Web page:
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Dog owners aren’t usually surprised to see their pets quivering with excitement when their furbabies react to seeing them after a long day. More energetic breeds shake happily when greeting their owners, visitors to the home, at meal time, or when anticipating playtime or a treat. Seizure-like movements or involuntary twitching can be unsettling to both dogs and their owners. Convulsions that include foaming at the mouth, muscle weakness, behavioral changes, loss of appetite, or vomiting and diarrhea could be serious and may be caused by:
Distemper is a highly contagious disease that is usually fatal if left untreated. Dogs initially show symptoms of nasal and eye discharge, lethargy, a lack of appetite, and vomiting during the first stage of distemper. Often, a telltale sign is hardening of the paw pads, giving distemper the nickname “hard pad disease.” Should the dog survive the first stage of distemper, secondary infections can cause a variety of respiratory and gastrointestinal issues. Left untreated, distemper will progress into the central nervous system. Convulsions become more common at this point and can be very disturbing for both dogs and their owners. If a dog survives a bout with distemper, he will often have permanent nervous system damage. See your vet at the first signs of distemper so that treatment can begin with minimal residual effects of the disease.
Generalized Tremor Syndrome (GTS)
Generalized tremor syndrome is also known as “white shaker dog” disease. These tremors may be “generally” all over the body or may be localized to one location. Because tremors are symptomatic of so many canine illnesses, many tests to eliminate other possible sicknesses may be ordered. The term “white shaker dog disease” came to be when small breed white dogs such as Maltese, West Highland White Terrier, and Poodle were prominently found to have generalized tremors who had no infection present nor any other real problems pointing to another disease. Vets must play a game of elimination and treatment in order to properly diagnose generalized tremor syndrome. While the abovementioned breeds were some of the first to be found with the syndrome, it is not confined to those breeds. Any breed may suffer from GTS.
Dogs who have ingested toxins, especially organophosphates, hexachlorophene or bromethalin, may have generalized tremors as a result. Mycotoxins such as mold can also cause twitching in dogs. Some drug therapy is also found to cause tremors in dogs. Dogs who ingest poisons such as antifreeze may also suffer from seizures.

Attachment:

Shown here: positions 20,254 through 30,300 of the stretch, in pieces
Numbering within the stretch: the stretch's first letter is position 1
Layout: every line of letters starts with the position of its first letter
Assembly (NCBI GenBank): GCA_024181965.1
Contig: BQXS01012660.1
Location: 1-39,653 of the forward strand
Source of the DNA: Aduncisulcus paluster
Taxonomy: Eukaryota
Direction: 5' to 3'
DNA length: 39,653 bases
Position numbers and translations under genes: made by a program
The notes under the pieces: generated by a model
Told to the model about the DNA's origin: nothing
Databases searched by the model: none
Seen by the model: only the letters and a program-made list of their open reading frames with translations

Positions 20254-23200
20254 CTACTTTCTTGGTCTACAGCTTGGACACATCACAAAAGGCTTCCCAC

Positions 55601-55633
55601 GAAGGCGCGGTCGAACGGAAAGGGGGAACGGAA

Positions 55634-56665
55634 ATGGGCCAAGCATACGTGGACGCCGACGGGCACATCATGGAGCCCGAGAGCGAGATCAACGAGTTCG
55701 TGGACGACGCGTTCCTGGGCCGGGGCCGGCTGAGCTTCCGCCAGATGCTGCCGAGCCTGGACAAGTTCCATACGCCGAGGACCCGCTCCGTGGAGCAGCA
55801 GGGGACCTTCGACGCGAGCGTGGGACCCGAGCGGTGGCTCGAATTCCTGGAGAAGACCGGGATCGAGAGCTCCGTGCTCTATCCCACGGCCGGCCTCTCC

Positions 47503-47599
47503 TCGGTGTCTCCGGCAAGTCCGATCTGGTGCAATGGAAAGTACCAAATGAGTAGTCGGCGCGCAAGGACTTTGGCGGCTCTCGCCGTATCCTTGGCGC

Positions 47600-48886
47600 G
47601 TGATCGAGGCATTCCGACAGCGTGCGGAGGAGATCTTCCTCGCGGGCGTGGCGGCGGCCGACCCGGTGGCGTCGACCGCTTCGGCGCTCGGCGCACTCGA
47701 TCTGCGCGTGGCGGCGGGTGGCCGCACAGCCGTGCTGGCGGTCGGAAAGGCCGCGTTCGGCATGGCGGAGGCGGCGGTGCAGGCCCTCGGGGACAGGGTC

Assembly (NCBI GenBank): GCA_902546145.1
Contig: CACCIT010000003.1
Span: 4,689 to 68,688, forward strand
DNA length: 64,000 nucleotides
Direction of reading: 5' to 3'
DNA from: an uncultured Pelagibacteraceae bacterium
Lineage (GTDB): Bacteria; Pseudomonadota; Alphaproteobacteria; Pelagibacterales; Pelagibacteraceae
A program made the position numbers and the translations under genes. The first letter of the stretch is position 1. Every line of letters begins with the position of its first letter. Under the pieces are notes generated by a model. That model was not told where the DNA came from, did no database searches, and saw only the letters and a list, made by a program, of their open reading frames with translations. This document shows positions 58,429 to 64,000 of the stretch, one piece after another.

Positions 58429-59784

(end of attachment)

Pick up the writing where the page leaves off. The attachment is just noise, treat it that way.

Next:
Kidney disease is a progressive illness that worsens over time; it is a leading cause of death in dogs. If the disease is diagnosed in an early stage, prognosis is usually very good; dogs in Stage I and II often respond well to treatment. Dietary changes will be in order, and often a “renal” diet helps to arrest the development of the disease. Blood in the urine, excessive urination, and lethargy along with seizures will often present in dogs suffering from kidney disease. Samoyeds, Bull Terriers, German Shepherds, Cairn Terriers, and English Cocker Spaniels are prone to suffering from chronic kidney disease.
Addison’s disease can cause a dog to become weak and lethargic; he may collapse for no reason. Muscle weakness, pain in the hind quarters, and tremors are also symptoms of Addison’s disease. The ailment is caused by malfunction of the adrenal gland. That means a number of factors can cause the illness. Toxic drugs, steroids, infections or tumors all have the potential to cause Addison’s to occur. Affected dogs may vomit, drink water excessively, and begin to lose weight. At times, dogs with Addison’s have higher levels of calcium in their blood. Early signs are dehydration, a slow heart rate, weak pulse, abdominal pain, and hair loss. If you observe any of these symptoms, see your vet for tests immediately. Addison’s can be successfully treated when caught early.
If your dog suddenly begins having seizures or tremors, you should see your vet. He or she will want to do lab work to begin ruling out various illnesses. Kidney disease requires blood work and urinalysis for proper diagnosis; the earlier chronic kidney disease is discovered, the more likely your dog will have successful treatment. If Addison’s is suspected, your vet will do an EKG of the heart along with blood tests and an ACTH test, which measures adrenal gland function. Your dog may need fluid therapy if Addison’s is found to be the cause of his seizures. Often, dogs respond well to treatment for Addison’s. Distemper can be fatal, and should be caught during the first stage to ensure your dog’s survival.
Regular vaccination will prevent distemper in your dog. GTS or white dog syndrome can’t always be prevented as sometimes congenital issues contribute to the tremors of generalized tremor syndrome. However, you can keep your dog away from natural toxins such as mold that may contribute to GTS. While Addison’s disease is a complex illness with a variety of causes, it is not a disease that can always be prevented; however, avoid injury to the abdomen and be cautious with steroid-type treatments for your dog. In order to prevent chronic kidney disease (or at least the severe damage that occurs once kidney disease symptoms actually begin to show), see your vet annually so that he can administer blood work which will show changes in kidney function.
Treating tremors in your dog can be expensive, with averages ranging from $250 to $6,000. The national average for treating Addison’s disease is $350.
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